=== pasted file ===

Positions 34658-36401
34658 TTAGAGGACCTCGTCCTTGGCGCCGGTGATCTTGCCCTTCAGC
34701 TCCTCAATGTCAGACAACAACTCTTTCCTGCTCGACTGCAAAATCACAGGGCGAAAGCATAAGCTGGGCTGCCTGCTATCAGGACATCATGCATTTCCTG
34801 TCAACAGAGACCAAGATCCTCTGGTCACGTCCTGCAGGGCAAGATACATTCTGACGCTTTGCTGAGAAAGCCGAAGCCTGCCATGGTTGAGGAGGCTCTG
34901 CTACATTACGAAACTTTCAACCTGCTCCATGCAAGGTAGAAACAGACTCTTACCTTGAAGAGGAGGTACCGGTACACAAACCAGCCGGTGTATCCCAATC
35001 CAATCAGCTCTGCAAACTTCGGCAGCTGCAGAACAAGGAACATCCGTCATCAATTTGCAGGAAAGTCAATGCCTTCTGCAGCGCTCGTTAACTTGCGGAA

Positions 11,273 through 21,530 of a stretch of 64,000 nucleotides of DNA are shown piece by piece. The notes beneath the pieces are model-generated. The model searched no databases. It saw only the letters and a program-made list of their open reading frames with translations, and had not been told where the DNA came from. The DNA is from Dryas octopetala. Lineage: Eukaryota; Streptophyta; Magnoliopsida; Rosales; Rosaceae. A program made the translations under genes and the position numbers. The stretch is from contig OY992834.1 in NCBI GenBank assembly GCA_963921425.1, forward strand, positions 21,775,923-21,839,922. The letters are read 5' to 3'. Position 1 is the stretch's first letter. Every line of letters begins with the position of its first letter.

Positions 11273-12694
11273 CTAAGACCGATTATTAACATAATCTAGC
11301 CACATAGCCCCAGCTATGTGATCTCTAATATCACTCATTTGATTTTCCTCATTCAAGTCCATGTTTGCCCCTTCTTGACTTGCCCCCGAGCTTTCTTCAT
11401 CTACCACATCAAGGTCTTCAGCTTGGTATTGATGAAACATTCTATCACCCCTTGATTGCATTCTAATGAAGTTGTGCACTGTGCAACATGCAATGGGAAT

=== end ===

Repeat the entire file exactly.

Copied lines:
Positions 34658-36401
34658 TTAGAGGACCTCGTCCTTGGCGCCGGTGATCTTGCCCTTCAGC
34701 TCCTCAATGTCAGACAACAACTCTTTCCTGCTCGACTGCAAAATCACAGGGCGAAAGCATAAGCTGGGCTGCCTGCTATCAGGACATCATGCATTTCCTG
34801 TCAACAGAGACCAAGATCCTCTGGTCACGTCCTGCAGGGCAAGATACATTCTGACGCTTTGCTGAGAAAGCCGAAGCCTGCCATGGTTGAGGAGGCTCTG
34901 CTACATTACGAAACTTTCAACCTGCTCCATGCAAGGTAGAAACAGACTCTTACCTTGAAGAGGAGGTACCGGTACACAAACCAGCCGGTGTATCCCAATC
35001 CAATCAGCTCTGCAAACTTCGGCAGCTGCAGAACAAGGAACATCCGTCATCAATTTGCAGGAAAGTCAATGCCTTCTGCAGCGCTCGTTAACTTGCGGAA

Positions 11,273 through 21,530 of a stretch of 64,000 nucleotides of DNA are shown piece by piece. The notes beneath the pieces are model-generated. The model searched no databases. It saw only the letters and a program-made list of their open reading frames with translations, and had not been told where the DNA came from. The DNA is from Dryas octopetala. Lineage: Eukaryota; Streptophyta; Magnoliopsida; Rosales; Rosaceae. A program made the translations under genes and the position numbers. The stretch is from contig OY992834.1 in NCBI GenBank assembly GCA_963921425.1, forward strand, positions 21,775,923-21,839,922. The letters are read 5' to 3'. Position 1 is the stretch's first letter. Every line of letters begins with the position of its first letter.

Positions 11273-12694
11273 CTAAGACCGATTATTAACATAATCTAGC
11301 CACATAGCCCCAGCTATGTGATCTCTAATATCACTCATTTGATTTTCCTCATTCAAGTCCATGTTTGCCCCTTCTTGACTTGCCCCCGAGCTTTCTTCAT
11401 CTACCACATCAAGGTCTTCAGCTTGGTATTGATGAAACATTCTATCACCCCTTGATTGCATTCTAATGAAGTTGTGCACTGTGCAACATGCAATGGGAAT